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Over the weekend, keyword searches with the word were blocked on Sina.com and Netease.com, two of the nation's biggest online portals, as well as on Weibo, the Chinese equivalent of Twitter. This didn't stop the discussions completely, of course, but it definitely made it harder to keep them going. In addition to Internet censorship, the Chinese government has also framed the Egyptian protests as a chaotic attempt to plant democracy in countries that are not quite ready for it, via editorials and articles in state-controlled news publications.
The Internet blackout in Egypt began last week: first Twitter was blocked, then Facebook stopped working, and finally the Internet was cut off. Most recently, Egypt's last standing ISP was disabled, putting a final nail in the coffin.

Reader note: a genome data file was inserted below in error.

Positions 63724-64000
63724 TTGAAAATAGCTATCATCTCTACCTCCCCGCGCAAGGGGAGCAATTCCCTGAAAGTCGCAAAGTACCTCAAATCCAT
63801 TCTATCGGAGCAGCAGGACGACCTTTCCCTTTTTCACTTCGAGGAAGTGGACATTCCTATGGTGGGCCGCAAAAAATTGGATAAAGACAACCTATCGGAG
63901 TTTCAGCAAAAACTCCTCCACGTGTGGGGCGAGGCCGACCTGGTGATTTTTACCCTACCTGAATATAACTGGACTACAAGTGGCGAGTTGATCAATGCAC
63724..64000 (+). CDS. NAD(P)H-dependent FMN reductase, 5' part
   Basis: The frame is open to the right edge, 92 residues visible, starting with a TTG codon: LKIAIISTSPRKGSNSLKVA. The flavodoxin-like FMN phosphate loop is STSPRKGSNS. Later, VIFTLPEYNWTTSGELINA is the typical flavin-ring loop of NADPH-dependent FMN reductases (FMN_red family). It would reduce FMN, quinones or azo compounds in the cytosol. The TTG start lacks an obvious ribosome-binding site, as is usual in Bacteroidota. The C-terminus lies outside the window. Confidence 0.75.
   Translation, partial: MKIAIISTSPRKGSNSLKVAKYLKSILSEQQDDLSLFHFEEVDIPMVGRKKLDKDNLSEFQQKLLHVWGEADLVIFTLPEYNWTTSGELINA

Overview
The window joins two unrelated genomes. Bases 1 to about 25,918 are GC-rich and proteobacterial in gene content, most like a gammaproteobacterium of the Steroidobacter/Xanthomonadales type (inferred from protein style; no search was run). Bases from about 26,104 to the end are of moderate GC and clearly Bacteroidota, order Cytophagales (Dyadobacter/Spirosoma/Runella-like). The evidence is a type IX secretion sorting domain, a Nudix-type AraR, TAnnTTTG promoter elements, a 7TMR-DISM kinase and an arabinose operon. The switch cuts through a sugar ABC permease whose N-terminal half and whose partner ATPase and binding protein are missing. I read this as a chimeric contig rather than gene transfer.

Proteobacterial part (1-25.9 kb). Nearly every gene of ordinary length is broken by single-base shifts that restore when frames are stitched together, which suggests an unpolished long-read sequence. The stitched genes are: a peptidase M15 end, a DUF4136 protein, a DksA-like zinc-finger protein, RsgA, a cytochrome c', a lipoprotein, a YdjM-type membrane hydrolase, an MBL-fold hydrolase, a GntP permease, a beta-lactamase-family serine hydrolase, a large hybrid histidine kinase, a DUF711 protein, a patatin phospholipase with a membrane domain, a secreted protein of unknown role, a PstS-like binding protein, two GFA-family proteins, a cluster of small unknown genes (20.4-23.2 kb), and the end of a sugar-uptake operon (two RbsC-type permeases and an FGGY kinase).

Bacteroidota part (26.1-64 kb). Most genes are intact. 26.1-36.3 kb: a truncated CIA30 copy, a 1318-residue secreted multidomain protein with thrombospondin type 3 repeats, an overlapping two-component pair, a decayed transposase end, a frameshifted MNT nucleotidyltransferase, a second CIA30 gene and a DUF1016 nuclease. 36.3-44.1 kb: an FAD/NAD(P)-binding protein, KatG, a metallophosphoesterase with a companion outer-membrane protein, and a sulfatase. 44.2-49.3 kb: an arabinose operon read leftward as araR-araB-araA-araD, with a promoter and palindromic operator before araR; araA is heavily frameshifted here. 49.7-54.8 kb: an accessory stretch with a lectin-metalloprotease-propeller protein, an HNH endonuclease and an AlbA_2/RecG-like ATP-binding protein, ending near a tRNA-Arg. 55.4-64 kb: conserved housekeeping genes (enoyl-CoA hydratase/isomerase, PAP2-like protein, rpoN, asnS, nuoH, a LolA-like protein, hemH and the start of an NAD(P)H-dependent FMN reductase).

Many dial-up Internet services are being offered to Egyptians from around the world, to help them get around the government's shutdown of the Web. A small group of engineers from Google, Twitter and SayNow have developed a "speak-to-tweet" service that lets anyone send messages over Twitter without an Internet connection.
China's Internet censorship is a terrible thing, but at least the country's citizens have some form of access. Could you imagine if protests in China got so out of hand that the government decided to turn off the Web in the world's most populous country, and the one with the largest Internet population?
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